Computing the Initial Velocity of an orbiting body

I'm working on a simulation program that replicates the movement of planets around a large celestial body (the sun). This is a three dimensional simulation that uses vectors. At present, I'm struggling to work out how to calculate the correct initial velocity vector so that the planet will enter into a stable orbit around the sun. I've attempted to take the vector cross product of v1 and v0 but to no avail. I also attempted to calculate..

$T_0 = v_1 - v_0$

$T_1 = v_0 - v_1$

$NV = T_0 * T_1$

Where NV is the new velocity and * is the cross product function. This resulted in a zero vector because $T_0$ is parallel to $T_1$ so I find myself somewhat stuck. Does anyone know how to compute the correct vector?

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• The motion is planar: do you want the plane is the screen and the sun a fixed point on the screen ? – Tony Piccolo Nov 29 '14 at 14:59
• The sun is fixed at {0,0,0}. I don't know what "the motion is planar" means though. Sorry. – notverygoodatmaths Nov 29 '14 at 15:07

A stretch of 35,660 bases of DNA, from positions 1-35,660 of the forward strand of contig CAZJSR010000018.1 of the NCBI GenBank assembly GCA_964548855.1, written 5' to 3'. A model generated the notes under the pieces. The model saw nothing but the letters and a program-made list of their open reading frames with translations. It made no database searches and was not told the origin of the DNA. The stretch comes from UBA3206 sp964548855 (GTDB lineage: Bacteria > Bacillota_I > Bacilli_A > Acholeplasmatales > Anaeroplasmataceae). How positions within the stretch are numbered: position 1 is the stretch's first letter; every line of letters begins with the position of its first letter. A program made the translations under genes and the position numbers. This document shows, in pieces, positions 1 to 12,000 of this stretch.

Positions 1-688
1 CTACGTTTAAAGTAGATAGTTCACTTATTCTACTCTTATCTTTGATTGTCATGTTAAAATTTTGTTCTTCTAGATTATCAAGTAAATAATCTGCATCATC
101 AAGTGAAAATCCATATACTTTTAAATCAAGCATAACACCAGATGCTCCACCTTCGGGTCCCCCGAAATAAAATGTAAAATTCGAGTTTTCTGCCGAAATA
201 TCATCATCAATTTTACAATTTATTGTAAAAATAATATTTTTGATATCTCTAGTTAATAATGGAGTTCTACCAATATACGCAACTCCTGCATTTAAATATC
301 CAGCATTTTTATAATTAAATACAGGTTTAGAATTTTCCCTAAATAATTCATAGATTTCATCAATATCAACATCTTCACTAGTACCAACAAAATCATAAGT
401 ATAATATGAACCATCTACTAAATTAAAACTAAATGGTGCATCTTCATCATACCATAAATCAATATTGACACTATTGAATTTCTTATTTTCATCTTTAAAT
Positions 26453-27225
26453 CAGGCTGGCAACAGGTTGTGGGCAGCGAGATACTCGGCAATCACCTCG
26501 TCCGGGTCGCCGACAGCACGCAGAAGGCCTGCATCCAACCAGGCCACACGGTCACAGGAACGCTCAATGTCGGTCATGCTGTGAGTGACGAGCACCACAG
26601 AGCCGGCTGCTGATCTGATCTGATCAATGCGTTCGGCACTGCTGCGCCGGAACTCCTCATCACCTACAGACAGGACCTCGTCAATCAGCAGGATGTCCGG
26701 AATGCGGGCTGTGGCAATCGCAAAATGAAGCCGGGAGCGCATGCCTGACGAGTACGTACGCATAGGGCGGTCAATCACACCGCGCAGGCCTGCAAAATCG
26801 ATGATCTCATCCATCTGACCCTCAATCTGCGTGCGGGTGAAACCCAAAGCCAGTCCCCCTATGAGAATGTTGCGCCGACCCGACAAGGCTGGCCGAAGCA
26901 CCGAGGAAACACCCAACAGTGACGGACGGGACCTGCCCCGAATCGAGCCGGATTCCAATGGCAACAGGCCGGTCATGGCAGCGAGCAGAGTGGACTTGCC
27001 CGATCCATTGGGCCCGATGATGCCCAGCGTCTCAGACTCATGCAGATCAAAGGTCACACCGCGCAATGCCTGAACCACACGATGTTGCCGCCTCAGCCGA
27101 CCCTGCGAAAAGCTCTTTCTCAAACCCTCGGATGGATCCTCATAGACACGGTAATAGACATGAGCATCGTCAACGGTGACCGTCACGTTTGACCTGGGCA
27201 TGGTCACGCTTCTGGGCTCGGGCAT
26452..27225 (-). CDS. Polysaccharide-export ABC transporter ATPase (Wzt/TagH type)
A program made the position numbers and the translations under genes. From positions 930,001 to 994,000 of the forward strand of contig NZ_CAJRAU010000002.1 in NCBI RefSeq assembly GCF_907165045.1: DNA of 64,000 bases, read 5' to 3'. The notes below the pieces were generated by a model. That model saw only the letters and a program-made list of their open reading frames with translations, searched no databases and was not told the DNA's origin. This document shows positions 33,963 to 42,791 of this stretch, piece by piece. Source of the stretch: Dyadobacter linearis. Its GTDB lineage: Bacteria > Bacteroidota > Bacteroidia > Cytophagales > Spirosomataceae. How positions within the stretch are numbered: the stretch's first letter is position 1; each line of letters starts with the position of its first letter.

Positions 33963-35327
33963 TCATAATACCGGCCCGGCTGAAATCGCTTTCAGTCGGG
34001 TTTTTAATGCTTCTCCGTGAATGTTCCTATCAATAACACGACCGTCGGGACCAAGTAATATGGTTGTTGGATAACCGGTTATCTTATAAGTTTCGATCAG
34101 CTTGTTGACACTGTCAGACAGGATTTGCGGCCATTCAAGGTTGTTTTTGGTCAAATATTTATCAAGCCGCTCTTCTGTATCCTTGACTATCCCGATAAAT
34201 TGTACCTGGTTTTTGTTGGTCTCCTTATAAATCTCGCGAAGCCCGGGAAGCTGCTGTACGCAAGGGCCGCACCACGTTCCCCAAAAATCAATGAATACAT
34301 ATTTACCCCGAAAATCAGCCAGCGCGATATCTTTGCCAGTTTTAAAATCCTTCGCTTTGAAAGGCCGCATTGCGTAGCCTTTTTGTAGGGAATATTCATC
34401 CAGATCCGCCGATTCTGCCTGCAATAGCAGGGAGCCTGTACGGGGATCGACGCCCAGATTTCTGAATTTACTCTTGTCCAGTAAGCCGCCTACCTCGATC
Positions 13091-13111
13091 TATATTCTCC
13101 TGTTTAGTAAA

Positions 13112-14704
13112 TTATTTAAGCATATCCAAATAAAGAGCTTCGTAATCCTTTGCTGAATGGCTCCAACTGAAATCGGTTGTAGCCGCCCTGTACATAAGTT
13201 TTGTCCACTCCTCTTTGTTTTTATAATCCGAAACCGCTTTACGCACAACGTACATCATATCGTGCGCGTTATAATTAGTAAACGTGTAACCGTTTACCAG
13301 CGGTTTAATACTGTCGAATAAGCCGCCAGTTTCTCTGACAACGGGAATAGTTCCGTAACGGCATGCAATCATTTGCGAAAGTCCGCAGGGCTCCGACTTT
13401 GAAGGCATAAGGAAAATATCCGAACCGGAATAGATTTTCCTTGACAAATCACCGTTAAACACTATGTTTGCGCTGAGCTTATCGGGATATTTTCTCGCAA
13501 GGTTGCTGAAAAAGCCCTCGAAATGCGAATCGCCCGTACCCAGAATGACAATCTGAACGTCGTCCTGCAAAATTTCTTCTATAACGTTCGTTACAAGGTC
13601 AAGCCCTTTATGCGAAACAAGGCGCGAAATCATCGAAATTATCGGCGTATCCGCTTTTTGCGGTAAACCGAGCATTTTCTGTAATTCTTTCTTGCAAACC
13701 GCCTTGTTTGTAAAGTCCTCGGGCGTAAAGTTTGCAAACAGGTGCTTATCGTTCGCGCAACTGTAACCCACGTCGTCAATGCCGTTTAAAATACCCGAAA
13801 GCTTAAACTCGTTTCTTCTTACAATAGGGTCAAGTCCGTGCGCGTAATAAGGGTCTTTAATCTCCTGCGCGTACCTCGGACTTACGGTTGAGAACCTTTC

• It means that the trajectory is on a plane. – Tony Piccolo Nov 29 '14 at 15:13
• Okay, and how do I decide/work out that plane? – notverygoodatmaths Nov 29 '14 at 15:14
• Choose the initial position and the initial velocity of the planet: the plane of motion contains the (center of the) sun and the initial position of the planet and is parallel to the initial velocity of the planet. One plane ! – Tony Piccolo Nov 29 '14 at 15:22

The planet will follow an elliptical path and as an ellipse is a 2D figure it can only be traced to a plane and from two points infinite planes can pass, so you need to decide first which plane you want which is the missing information, because of which you are not able to do so. If finally you form a plane $\vec r.\vec N=p$ then the direction of the velocity vector of the planet is given by $\pm\vec N \times(\vec v_1-\vec v_0)$ the sign depending upon in which sense you want your planet to move clockwise or anti clockwise. On a paralle note the magnitude of velocity should be: $$\frac{GMm}{|\vec v_1-\vec v_0|^2}=\frac{m|\vec v|^2}{|\vec v_1-\vec v_0|}\implies |\vec v|=\sqrt{\frac{GM}{|\vec v_1-\vec v_0|}}$$ where $G$ is the universal gravitation constant and M and m the mass of sun and the planet respectively.You must play with values so that it looks very real Great help here